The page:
Coming to the Mamtaveri side of things, starting with closing the nano factory in Bengal to FDI in retail to price hike in railways, she has showed us that she is worse than the Communist who were way better with their Bandhs and working holidays who were like polar bears in hibernation during their rule. That is actually way better than opposing good policies for growth.
She was lucky enough to get a chance to ruin the present state of Bengal.

Mamta (no I won't use Didi for her) is like that astronaut who wanted to put the spaceship on reverse gear when all the thrust(The Indian Common Man) was trying to push it forward.
For her to get an insight on the condition of Railways, she should be made to sit on the tracks after a train with people having full bladders has passed through it. Sadly, this exactly describes the state of affairs our Railways is in.

She has learned one thing for certain though, how to use people's votes to ruin this country. Every time a sensible policy is put forward by the UPA, which is not quite often, she shoots it down by flexing her pawns(MPs) in the Lok Sabha. This time around though one of the pawns reached the other end of the chessboard and tried to become a messiah of Railways, but she would have none of that.

Pro-poor for Mamta means to impoverish every PSU,the government and the industry so that the poor don't feel alone anymore. She wants to take us back to stone age without cars, without trains, plowing our fields on a bullock cart. Thats progress for you from Mamta.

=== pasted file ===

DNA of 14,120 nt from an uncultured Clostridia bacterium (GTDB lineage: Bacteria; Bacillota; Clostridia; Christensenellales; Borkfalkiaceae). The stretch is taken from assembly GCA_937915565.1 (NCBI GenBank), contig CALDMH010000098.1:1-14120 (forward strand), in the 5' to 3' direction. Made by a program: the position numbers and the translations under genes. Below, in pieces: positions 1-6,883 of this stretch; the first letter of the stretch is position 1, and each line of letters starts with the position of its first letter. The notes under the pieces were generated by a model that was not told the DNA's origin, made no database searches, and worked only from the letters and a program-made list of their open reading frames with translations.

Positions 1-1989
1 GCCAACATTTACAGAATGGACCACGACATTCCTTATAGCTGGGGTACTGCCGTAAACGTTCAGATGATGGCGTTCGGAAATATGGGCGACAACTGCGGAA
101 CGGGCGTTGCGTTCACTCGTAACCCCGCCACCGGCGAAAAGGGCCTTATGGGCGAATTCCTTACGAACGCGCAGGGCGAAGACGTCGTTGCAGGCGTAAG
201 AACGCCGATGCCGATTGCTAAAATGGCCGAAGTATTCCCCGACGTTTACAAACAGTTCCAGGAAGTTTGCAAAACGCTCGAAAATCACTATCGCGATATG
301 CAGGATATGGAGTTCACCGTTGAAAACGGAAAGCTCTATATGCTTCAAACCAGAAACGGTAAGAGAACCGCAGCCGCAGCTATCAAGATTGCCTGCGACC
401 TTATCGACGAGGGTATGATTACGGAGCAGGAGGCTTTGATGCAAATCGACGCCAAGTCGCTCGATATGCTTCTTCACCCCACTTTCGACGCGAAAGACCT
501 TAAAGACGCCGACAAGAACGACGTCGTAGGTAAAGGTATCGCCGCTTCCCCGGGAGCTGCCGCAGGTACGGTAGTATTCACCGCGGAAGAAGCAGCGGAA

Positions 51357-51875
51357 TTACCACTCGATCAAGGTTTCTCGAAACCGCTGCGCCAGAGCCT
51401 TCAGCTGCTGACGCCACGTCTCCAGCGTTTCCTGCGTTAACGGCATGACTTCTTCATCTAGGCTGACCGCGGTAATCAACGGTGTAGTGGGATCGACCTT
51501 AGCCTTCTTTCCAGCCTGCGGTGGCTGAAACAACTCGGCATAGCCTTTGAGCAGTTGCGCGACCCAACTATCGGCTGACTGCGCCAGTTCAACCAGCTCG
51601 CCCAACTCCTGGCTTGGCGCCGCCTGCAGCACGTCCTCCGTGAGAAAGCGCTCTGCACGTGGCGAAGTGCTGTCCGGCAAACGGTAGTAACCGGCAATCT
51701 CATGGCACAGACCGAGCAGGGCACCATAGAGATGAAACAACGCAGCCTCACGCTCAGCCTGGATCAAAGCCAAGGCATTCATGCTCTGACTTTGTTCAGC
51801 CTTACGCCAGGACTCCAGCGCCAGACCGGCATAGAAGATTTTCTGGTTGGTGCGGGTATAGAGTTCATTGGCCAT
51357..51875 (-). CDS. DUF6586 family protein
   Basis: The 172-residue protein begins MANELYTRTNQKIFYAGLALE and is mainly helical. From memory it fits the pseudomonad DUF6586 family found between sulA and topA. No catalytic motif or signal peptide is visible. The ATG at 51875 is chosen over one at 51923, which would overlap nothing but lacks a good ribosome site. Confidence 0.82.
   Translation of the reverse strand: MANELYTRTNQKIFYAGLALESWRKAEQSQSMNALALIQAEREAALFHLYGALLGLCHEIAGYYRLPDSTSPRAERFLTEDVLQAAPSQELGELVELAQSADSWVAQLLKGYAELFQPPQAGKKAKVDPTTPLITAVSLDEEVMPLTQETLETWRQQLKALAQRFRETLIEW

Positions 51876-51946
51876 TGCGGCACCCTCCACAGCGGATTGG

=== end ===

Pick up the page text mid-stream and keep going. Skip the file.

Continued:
P.S: She is not even a woman by any standards when she refused to start an investigation of a rape victim stating it as a propaganda against her.

P.P.S:I do feel like Arnab Goswami when I talk about politics, going around with a lathi in my hand after the politicians.

Thursday, February 23, 2012

India and the fallacy called Democracy!

I dare call India, a state of many monarchies. I agree that we have elections once every 5 years which are bought on the basis of biryani and some blankets, but what happens in between those 5 years is nothing close to Democracy. We have a political party which should be better known as Gandhi pvt. ltd., another which supports radicalism and many more which are born and based on thugs and dacoits. These people rule the roost, spend national assets, try to divide people based on caste and religion and shadow it all in the name of democracy and the so called supreme parliament. The agitation for Lokpal bill is a classic example, where even though we saw the middle class and the old man, Anna Hazare sweat it out, all that the political class could come up with was a debate in the parliament which said that we(parliament) are supreme, we will do what we want, you guys can keep ranting or ridiculing us on media.